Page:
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Chopped All-Stars! (Part 1)

To say my husband John is “into” cooking would be an understatement. Because although he has never pursued a career in food, cooking has been a life-long passion for him. (When most kids were watching cartoons, John was watching the Galloping Gourmet.)

So in John’s world, there’s pretty much nothing better than meeting a celebrity chef. Except maybe becoming friends with a celebrity chef. Or maybe… learning that his friend-slash-celebrity chef was selected to be on a cooking competition in which each chef was invited to compete for a charity, and this friend-slash-celebrity chef selected the Children’s Cancer Research Fund in memory of Julian.

And that’s exactly what happened!

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Gavin and John on 7/22/11

As I described in a post from January 2012, we initially met Chef Gavin Kaysen after my dad (a friend of Gavin’s dad) visited Gavin’s restaurant in New York City. My dad introduced himself to Gavin, and ended up telling him Julian’s story… and also told Gavin about his son-in-law’s passion for cooking.

One thing lead to another, and a couple of months later, my dad and Gavin had planned John’s ultimate birthday gift — a day of cooking with Gavin, resulting in a dinner party for John and our closest friends… all in honor of Julian. That day of cooking together turned into an ongoing friendship, including unforgettable meals in Gavin’s restaurant, joyful celebrations with his family, and a trip France to cheer Gavin on as he coached the Bocuse d’Or USA team.

If you visit the videos page on Gavin’s website, you’ll see that he is no stranger to cooking competitions and TV appearances. In addition to representing the USA in the Bocuse d’Or, he has competed on the Food Network’s Next Iron Chef, and more.

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Gavin in an interview segment on 4/14/13.

So it didn’t surprise us a bit when Gavin shared his secret with us… he would be competing in a televised cooking competition! John and I both had tears in our eyes when he asked us if it would be ok if he told Julian’s story, and then if he wins, $50,000 will be donated to the Children’s Cancer Research Fund in memory of Julian.

The televised competition isn’t just any cooking competition. It’s Chopped *All-Stars*, currently airing on the Food Network. There are four categories of four chefs each — The winner of each category will then go on to compete against each other in the final round on Sunday, May 5.

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My family with Gavin’s parents on 4/14/13.

Gavin is in the appropriately-named “Mega Chefs” category, which aired on Sunday, April 14. We were thrilled to watch Gavin make his magic on the TV screen, and cook his way to victory! That means he is will be competing in the final round on May 5.

So if you have cable, please watch Chopped on the Food Network on Sunday May 5. You’ll see that the only thing bigger than Gavin’s talent is his heart.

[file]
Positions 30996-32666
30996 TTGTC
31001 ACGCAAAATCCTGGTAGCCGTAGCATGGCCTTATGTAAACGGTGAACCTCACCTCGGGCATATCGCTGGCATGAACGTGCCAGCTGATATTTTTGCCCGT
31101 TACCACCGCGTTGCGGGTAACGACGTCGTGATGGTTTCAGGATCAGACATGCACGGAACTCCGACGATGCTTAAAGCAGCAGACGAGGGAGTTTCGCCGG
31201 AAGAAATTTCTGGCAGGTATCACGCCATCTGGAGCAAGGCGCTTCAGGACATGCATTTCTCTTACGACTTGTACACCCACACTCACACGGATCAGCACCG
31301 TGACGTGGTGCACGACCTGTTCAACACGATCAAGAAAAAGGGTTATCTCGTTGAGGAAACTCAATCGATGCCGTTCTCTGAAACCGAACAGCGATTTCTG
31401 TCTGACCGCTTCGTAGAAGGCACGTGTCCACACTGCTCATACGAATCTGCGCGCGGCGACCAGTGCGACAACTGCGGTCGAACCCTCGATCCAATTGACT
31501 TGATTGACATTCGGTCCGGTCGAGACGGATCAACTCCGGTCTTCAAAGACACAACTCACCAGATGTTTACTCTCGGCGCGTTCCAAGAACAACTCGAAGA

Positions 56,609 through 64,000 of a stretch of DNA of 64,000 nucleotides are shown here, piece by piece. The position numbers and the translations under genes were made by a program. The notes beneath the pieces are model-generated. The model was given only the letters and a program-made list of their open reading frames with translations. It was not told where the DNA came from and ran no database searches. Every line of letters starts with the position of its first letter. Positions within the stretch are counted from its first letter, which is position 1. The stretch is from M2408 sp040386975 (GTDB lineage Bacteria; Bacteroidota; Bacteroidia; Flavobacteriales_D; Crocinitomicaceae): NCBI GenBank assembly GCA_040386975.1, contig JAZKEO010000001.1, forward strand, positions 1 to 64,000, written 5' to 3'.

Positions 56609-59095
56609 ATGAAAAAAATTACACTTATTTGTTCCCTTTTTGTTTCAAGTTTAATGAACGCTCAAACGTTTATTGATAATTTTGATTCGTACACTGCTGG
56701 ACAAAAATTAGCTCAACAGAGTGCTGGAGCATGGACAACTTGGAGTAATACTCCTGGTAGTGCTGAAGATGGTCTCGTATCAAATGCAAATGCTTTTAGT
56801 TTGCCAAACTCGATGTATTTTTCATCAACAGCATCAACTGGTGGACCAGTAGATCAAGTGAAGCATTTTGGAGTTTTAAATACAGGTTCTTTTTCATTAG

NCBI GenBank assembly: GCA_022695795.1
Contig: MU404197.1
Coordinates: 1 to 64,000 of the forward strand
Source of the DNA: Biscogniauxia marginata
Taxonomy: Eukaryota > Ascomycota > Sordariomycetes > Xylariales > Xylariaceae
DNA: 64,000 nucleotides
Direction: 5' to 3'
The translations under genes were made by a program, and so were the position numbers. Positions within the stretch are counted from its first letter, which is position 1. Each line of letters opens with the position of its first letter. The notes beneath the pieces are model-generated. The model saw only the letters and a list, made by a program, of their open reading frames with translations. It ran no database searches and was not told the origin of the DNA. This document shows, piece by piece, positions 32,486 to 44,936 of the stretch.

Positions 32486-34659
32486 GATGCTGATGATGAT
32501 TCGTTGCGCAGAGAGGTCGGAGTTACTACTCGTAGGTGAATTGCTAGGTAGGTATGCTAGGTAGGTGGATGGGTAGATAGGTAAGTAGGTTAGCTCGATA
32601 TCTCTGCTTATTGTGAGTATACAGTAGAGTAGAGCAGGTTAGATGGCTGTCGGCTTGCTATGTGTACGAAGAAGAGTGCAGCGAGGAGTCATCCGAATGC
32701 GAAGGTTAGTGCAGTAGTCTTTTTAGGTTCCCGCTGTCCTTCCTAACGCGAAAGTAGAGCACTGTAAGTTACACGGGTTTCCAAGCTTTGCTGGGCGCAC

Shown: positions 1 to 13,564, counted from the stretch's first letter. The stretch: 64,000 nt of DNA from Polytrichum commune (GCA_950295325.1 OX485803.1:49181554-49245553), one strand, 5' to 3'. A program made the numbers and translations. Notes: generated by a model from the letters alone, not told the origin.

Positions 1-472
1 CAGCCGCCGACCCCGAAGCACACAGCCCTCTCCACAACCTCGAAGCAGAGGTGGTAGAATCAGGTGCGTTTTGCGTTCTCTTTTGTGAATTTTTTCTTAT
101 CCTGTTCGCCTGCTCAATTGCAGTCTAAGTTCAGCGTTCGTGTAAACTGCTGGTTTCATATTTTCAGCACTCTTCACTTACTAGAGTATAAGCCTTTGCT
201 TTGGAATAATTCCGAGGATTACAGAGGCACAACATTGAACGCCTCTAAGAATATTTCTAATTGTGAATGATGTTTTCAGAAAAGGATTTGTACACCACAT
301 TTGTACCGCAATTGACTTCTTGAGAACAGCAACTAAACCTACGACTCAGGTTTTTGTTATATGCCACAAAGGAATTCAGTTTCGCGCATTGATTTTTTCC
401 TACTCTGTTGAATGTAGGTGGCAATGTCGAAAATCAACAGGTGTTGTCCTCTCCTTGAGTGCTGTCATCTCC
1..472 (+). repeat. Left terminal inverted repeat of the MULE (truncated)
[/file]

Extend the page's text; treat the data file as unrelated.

This whole experience has been amazing, and reminds us once again that the tragedy of Julian’s death has not prevented us from feeling love and joy. We are so incredibly greatful for the gifts Julian has given us in his life as well as in his death, not the least of which is our friend Gavin Kaysen and the attention he is bringing to the Children’s Cancer Research Fund.

 
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Posted by on April 26, 2013 in year 3

 

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The last of the firsts.


Today is March 3rd. That means it’s Julian’s first Angelversary. One year since the worst day of my life. The last milestone in a year of unimaginable “firsts.”

The first time I woke up, convinced it was all a horrible nightmare… and later, the first time I woke up and knew it wasn’t. The first time I laughed… and later, the first time I realized I had gone a whole day without crying.

The first of his birthdays without him; the first of my birthdays without him. The first Mother’s Day and Father’s Day; the first Christmas and New Year’s. The first time someone asked me how many children I have; the first time I heard Oscar refer to himself as “an only child.”

There’s a surprising amount of relief in reaching the last of these firsts, the first anniversary of his death. Perhaps the only thing I’ve heard about grieving that might be universally true is, “the first year is the hardest.” And as of today, my family and I have survived that year. It’s behind us now. Another bereaved parent recently told me, “it never gets better, but it does get easier.” I believe that will be true for us, too.

Today, I’m thankful for many things. In this particular moment, I’m thankful that my parents encouraged John and I to take a week off of work and take Oscar out of school to join them in Mexico, at the resort that we spent many family spring breaks growing up. I’m thankful that we agreed to it, despite the fact that we had already planned a vacation for the end of March. It’s peaceful and relaxing here, and I’m grateful to be able to spend this day with my husband, oldest son, and parents.

Today I’ve been reflecting on how I have changed in the past year, as I listen to the waves crashing nearby. As irrational as it seems now, I remember that in the first days after Julian’s death, I felt a very real fear that I would somehow forget him. I also started feeling internal and external judgement about my grieving process — as if intense grief indicated intense love, and healing from grief indicated a lack of love. And if I stopped grieving, I would forget him.

But with time, I gained confidence in my own approach to grieving and healing. Thankfully, I eventually came to the conclusion that Martha Whitmore Hickman described so eloquently in Healing After Loss: